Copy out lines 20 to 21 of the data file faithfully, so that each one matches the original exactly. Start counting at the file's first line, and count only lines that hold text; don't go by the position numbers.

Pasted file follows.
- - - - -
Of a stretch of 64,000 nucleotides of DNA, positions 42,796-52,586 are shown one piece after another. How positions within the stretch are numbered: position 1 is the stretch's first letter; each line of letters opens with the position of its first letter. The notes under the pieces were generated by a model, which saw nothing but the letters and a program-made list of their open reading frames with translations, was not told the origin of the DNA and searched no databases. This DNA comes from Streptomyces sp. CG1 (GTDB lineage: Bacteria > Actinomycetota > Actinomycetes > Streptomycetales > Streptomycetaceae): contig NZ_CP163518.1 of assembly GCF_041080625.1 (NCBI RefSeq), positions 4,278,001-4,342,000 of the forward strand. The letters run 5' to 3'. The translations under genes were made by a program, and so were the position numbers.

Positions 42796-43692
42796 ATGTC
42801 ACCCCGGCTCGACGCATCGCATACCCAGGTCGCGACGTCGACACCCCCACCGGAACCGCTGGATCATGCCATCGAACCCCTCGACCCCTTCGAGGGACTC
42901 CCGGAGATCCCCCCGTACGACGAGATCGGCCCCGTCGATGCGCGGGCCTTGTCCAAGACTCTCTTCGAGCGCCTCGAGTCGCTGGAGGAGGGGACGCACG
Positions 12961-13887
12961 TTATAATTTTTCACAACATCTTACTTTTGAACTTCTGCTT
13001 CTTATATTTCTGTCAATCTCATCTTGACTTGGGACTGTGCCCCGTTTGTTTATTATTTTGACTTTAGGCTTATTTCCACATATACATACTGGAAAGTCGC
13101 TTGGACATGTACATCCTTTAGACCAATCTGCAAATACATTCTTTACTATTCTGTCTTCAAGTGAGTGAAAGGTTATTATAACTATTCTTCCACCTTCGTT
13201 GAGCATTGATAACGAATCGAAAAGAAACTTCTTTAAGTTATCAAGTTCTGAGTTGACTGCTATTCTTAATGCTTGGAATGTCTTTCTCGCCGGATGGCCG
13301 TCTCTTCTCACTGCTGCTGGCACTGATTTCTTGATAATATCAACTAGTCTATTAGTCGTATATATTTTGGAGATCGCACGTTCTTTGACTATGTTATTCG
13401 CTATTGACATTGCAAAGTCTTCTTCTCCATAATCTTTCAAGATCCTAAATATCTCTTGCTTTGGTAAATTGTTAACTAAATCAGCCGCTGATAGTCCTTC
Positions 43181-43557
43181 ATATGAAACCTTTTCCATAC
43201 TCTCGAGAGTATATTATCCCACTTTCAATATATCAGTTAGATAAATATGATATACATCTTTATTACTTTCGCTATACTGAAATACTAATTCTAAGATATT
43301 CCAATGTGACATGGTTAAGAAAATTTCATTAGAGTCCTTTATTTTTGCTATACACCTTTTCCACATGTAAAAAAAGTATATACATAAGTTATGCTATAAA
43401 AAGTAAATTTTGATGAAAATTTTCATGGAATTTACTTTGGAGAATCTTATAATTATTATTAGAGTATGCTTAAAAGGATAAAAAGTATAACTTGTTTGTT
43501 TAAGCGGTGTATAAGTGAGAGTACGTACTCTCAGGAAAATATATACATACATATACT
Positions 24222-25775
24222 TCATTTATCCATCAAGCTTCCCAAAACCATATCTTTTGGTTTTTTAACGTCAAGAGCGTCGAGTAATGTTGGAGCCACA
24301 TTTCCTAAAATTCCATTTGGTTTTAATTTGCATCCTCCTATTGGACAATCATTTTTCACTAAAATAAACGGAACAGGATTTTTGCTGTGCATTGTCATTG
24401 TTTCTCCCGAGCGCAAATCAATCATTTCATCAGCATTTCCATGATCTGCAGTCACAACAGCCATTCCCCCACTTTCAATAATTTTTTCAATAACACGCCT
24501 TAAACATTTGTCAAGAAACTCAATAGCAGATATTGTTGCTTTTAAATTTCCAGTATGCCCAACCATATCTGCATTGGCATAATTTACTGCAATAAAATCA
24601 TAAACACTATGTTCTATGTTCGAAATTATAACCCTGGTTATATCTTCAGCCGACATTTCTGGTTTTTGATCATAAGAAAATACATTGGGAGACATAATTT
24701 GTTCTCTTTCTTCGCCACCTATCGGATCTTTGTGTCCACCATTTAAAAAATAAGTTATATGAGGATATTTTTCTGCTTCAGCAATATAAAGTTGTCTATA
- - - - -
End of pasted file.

24222 TCATTTATCCATCAAGCTTCCCAAAACCATATCTTTTGGTTTTTTAACGTCAAGAGCGTCGAGTAATGTTGGAGCCACA
24301 TTTCCTAAAATTCCATTTGGTTTTAATTTGCATCCTCCTATTGGACAATCATTTTTCACTAAAATAAACGGAACAGGATTTTTGCTGTGCATTGTCATTG